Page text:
We've had the goal of doubling per capita transit use for years and have done nothing about it.
By Nicholas Kevlahan
Published January 21, 2015
On January 8, I sent an email to City Council, urging them to keep the bus lane on King Street. An adaption of my letter was published on RTH.
This morning, Ward 8 Councillor Terry Whitehead sent me the following reply, repeated here verbatim:
One minute gain for transit users five minutes delay for car commuters. Hardly an argument to justify maintaining a bus lane.
The same staff that wrote the report will not support one conversions to two way even thought others would argue it creates a more livable community. That is because transit moves,more efficiently on a one way system.
When I asked public transit staff about all the other factors,it was stated that we are public transit advocates this really is a "council policy decision". So you see my remarks where not critical of the staff's integrity or professionalism it was on objectivity. They wrote that report through a narrow public transit lense.
The facts are accidents are up, cars are delayed 5 minutes longer, parking revenue is down by 60%, majority of business on that corridor do not support it,,staff have stated that we are just over half of what is needed to justify a bus lane according to best practices,( 1180 people per peak out vrs 2000 per peak hr).
The positives are one minute gained and better adherence to schedule along that two kilometers stretch and staff support it because city is already in place.
Do we now throw the book out on applying best practices on everything we do? Many of our residents are being inconvenienced by another five minutes in their car. That equates to over 30 hours a year more spent in their car. Should we not understand who they are and make an attempt o improve transit that would make it a viable alternative to their car. Clearly that is not the case now.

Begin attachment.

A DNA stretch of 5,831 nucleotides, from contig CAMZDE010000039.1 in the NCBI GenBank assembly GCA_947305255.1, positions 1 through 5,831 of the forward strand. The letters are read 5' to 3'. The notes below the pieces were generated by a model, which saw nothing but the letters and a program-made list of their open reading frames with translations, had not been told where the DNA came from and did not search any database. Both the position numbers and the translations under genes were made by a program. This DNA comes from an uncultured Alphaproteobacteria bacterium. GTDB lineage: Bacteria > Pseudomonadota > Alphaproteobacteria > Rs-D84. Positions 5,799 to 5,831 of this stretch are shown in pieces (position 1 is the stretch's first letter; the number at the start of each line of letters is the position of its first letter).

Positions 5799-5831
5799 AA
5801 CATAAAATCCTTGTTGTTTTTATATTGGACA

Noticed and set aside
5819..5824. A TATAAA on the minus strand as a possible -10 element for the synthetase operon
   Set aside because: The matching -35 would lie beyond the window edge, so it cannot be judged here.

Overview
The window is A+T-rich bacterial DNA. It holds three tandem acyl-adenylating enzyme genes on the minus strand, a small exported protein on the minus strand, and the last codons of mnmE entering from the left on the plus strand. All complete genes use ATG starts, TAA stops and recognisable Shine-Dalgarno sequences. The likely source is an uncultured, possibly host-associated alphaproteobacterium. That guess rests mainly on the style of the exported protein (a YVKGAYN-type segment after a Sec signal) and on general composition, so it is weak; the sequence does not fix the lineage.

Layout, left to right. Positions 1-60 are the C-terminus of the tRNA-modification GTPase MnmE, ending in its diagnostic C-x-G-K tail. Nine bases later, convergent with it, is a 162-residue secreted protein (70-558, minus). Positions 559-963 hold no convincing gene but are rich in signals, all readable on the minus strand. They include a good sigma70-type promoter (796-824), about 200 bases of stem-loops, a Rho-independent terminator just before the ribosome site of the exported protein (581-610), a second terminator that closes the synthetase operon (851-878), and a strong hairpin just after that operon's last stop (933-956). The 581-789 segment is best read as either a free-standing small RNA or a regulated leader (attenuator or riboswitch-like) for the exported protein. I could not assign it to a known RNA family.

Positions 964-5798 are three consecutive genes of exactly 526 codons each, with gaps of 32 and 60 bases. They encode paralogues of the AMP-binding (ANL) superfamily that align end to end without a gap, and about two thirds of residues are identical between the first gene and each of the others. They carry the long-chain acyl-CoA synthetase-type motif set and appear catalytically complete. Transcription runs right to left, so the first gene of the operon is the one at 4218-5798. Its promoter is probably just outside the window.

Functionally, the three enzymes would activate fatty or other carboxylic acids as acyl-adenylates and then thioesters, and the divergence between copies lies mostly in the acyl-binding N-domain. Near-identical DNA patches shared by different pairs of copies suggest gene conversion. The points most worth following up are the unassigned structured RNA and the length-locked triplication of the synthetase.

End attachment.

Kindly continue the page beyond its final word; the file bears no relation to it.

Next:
We just came out of the election it was clearly understood that a majority of residents did not support the bus lane. A recent poll reaffirms that the majority of the population of Hamilton does not support the bus lane at this time.
My position was to take a step back understanding the divide in our community, suspend or park the bus lane and plug it into the master transportation study. This study would be informed by the Rapid ready report, data from the bus lane experiences. The study would take a year and would provide a forum and opportunity for citizens to participate from all geographic areas of the city.
At the end of this process people will have a better understanding of our needs and we will have a plan that will address public transit,car commuters and the movement of goods and services. This would be a plan that truly would address our transportation needs today tomorrow and into the future. I believe the community will come together on such a plan.
Implementing something at a time that it really is not justified without providing a greater opportunity for or community is a way to divide this community not bring it together.
So you see this is not a simple discussion.
In response, I sent him the following email:
I appreciate your response, but I respectfully disagree.
The staff report showed that as many Hamiltonians take the bus lane in HSR as motorists in all three other traffic lanes. If they had counted GO, Burlington and Coach Canada riders, there would clearly be significantly more transit users than motorists on the road at rush hour! Basic fairness means that these Hamiltonians deserve at one lane.
And the improvement to transit users is not just the one minute improvement in speed. It seems you don't take the bus much if you don't understand that reliability and sticking to schedules (so buses don't bunch with long gaps between) is also very important. And, as others have pointed out, a 2km bus lane is not really much to work with. It needs to be extended to see a larger benefit.
If you want to work to improve the bus lane, that's great (extend it, improve signalling optimize parking). But you know that if it is suspended now it will cost tax payers $100K to remove and it is not coming back.
You contacted me for your phone survey you use to justify lack of support, and I must say I was dismayed at the leading questions, the fact that non-transit users were asked their opinion on whether it had improved bus service and that you didn't report undecideds!
The responses to two of the questions were self contradictory: a majority both wanted to scrap the lanes and keep them in place while further consulting was done! Are you going to vote with the majority who want to keep the lanes while "further consulting is done"?
Going back for more studies seems to be a Hamilton specialty. We've had the goal of doubling per capita transit use for years and have done nothing about it! The 2010 IBI operational review recommended many bus lanes and other improvements. Similarly for Rapid Ready from 2013. When is council actually going to start acting on all these recommendations?
If you don't want the bus lane, will you vote a big boost to HSR's budget to support the transit improvements you actually do want? With worst in class transit growth in Hamilton, we must do better!
Please add your voice to the Support Hamilton Transit campaign to keep the bus lane.
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